Consider this.  Two people are standing at the top of a cliff.  They want to abseil over the side of the cliff and glide down a rope to the valley below. One of them has abseiled down cliffs many times and tells his friend not to worry.  Going down a cliff face like this is one of the safest things a person can ever do.  They both put on their harnesses, helmets, ropes are fixed to solid points and both stand with their back to the drop below ready lean backwards with their feet on edge of the cliff wall.  One leans back a little and can’t bare the idea of leaning so far back with just a rope holding him from certain death – and chickens out.  The other person leans back and walks down the cliff face, jumping every now and then, leaning back on the rope until he reaches the bottom.

I have three questions for you to think about.
What made it possible for the person to go all the way down the cliff? 
Of course, it was his special rope and abseiling gear. Trying this with anything less would have been disastrous.  You might be tempted to say faith got him to the bottom safely.  But if he had faith in a piece of string as he went over the edge, I don’t think his faith would have counted for much.

Faith does have a part to play here.  Which of the two had the strongest faith?
Of course, it was the person who went all the way down the cliff trusting his equipment.  His equipment was the object of his faith.  The other didn’t trust the rope or his friend.

What difference did faith make?
One was confident in the face of danger, the other remained afraid.

So, what is Jesus saying to his disciples who asked for their faith to be increased – a small faith is all that is required to do great things.  Even the smallest faith can grasp what God is doing, can do and will do in our lives;
even the smallest faith is able to recognise how God is able to make changes in our lives and the world around us.

Jesus refers to mulberry trees with their strong root systems and huge bulk, and immovable mountains – both represent seemingly impossible obstacles in our lives – things that are big, fixed, stubborn, too awesome to see beyond. The disciples would soon confront something like this when they see Jesus beaten, suffer and die on the cross.  Their faith at that moment seemed so small and insignificant and even faltering as they denied him, ran from him and hid behind locked doors.  But even in their darkest moment, Jesus, the one in whom they had faith, didn’t abandon them.

This happens to us as well.  There are times when our faith seems so trivial and weak in the face of gigantic threats to our health, our family, our self-worth, our security and abandonment by friends who don’t like our Christian values.

There are times when following God’s ways are too hard.  As the parable about the servant who does what he does because that’s what a servant does.  A servant expects no reward or praise.  He is a servant after all.

When we follow Jesus’ teaching, when we are the people of God in the world, we are doing what we are supposed to be doing even though at times it might be a very hard thing to do and we might be tempted to take an easier way.  We are God’s people in the world because that is our calling and even when we think that our faith is as small as a mustard seed, Jesus says, it is just the right amount.  God is able to do great things through us and our mustard seed sized faith – that’s how powerful mustard seed sized faith is in the hands of God.  It has been said, “Faith is not about our ability to do the job, but God’s ability to do the job through us.”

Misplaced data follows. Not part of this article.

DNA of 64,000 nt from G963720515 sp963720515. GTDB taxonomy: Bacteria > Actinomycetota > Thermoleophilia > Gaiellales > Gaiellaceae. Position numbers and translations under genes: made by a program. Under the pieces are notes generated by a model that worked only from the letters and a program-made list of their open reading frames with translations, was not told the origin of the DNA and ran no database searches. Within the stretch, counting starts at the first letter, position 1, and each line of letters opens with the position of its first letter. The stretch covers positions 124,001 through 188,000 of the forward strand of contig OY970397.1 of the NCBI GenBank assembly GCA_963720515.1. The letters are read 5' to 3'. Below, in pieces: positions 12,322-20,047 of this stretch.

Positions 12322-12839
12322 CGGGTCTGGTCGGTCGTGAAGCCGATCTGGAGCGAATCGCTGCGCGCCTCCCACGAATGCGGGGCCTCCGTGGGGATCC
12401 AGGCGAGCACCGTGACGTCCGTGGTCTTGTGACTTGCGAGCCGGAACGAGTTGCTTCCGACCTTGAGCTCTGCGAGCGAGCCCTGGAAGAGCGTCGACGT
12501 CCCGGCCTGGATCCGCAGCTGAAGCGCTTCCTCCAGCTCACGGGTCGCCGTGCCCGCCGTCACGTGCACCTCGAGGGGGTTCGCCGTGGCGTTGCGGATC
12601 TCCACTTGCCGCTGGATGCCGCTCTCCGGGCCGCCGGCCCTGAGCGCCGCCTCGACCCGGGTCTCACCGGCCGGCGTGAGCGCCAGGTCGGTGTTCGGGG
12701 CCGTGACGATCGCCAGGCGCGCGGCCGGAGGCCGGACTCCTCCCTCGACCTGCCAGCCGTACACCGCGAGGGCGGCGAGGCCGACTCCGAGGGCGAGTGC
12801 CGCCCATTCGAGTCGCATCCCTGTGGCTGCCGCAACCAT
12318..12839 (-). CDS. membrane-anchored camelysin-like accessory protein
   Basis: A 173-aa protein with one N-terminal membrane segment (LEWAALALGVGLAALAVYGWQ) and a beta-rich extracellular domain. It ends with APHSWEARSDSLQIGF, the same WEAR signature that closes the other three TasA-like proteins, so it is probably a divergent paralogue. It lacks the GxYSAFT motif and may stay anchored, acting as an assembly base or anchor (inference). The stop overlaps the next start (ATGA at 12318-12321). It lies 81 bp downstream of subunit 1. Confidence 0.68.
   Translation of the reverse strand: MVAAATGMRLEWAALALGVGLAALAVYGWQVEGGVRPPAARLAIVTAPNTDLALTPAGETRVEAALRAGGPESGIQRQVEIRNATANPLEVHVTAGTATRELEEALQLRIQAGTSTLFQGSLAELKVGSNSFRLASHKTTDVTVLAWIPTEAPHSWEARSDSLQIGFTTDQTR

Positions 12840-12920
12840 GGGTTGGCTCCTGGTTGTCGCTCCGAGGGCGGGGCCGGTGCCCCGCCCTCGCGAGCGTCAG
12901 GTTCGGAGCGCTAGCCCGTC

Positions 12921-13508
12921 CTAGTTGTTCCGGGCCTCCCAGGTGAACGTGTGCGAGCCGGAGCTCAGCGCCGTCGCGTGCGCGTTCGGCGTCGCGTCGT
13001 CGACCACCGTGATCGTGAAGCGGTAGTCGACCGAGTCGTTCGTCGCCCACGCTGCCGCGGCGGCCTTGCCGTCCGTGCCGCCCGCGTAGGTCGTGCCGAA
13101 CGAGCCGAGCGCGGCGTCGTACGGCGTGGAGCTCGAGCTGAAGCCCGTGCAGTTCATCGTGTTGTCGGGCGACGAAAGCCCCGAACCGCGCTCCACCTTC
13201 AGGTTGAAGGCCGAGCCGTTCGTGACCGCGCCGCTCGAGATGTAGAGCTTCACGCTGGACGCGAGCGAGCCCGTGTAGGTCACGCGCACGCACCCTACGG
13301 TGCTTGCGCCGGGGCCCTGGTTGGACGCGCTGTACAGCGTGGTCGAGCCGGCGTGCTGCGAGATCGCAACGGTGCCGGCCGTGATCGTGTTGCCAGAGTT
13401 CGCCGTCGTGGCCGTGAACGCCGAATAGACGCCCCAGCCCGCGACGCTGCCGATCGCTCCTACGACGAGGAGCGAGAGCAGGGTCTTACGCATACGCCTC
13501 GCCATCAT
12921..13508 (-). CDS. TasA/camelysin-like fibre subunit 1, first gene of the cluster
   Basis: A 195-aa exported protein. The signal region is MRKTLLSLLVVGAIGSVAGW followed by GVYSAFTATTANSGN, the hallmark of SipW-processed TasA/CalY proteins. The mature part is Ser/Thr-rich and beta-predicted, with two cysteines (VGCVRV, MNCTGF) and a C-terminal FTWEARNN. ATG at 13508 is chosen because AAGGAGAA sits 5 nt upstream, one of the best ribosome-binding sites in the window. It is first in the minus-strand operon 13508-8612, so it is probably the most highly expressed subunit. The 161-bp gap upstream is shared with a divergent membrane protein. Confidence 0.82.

He can use our mustard seed sized faith to make a difference in the lives of others.  The love, kindness, warmth, smile, friendly word, the welcome we give to someone might be just what that person needs to lift their day.  God can use that small thing to make a big change.  Really when you think about how God can use us and our faith in him, the sky is the limit. It’s amazing to see what he can do. 

Faith is always a busy thing – seeking to grow through Word and Sacrament, and I want to emphasise faith’s need to know God and God’s ways for us through the Scriptures and worship. 
Faith is always busy finding ways to express God’s love to the people around us, helping us to rely on Jesus, his love and strength when things are tough, guiding us to make choices that follow God’s ways and help us to be better followers of the risen Saviour. This mustard seed sized faith is a powerful thing.

Once I was asked by the parents of a child who was severely intellectually disabled whether their child would have enough faith and understanding to be able to come to Holy Communion.  My answer: ‘I wasn’t particularly concerned about understanding.  Their child may never be able to express in words what the Sacrament is all about.  But as far as God is concerned a faith the size of a mustard seed is all that is needed for him to be able to do great things in their child’s life.’  The wide smile and the outstretched hands at the altar rail expressed exactly what is meant by mustard seed sized faith.

It’s clear from Jesus’ response to the disciples’ question, “Make our faith greater” that he doesn’t need supersized faith to work through us. It’s not necessary. God is gracious.  Each day he gives us the faith we need to be his servants.  We have Christ himself in us. He won’t hold back renewing and sustaining us as that faith changes our lives, our relationships, and the lives of others.  

Praise God for the faith he has given us – even with faith as small as a mustard seed the impossible becomes possible.


© Pastor Vince Gerhardy

6th October 2019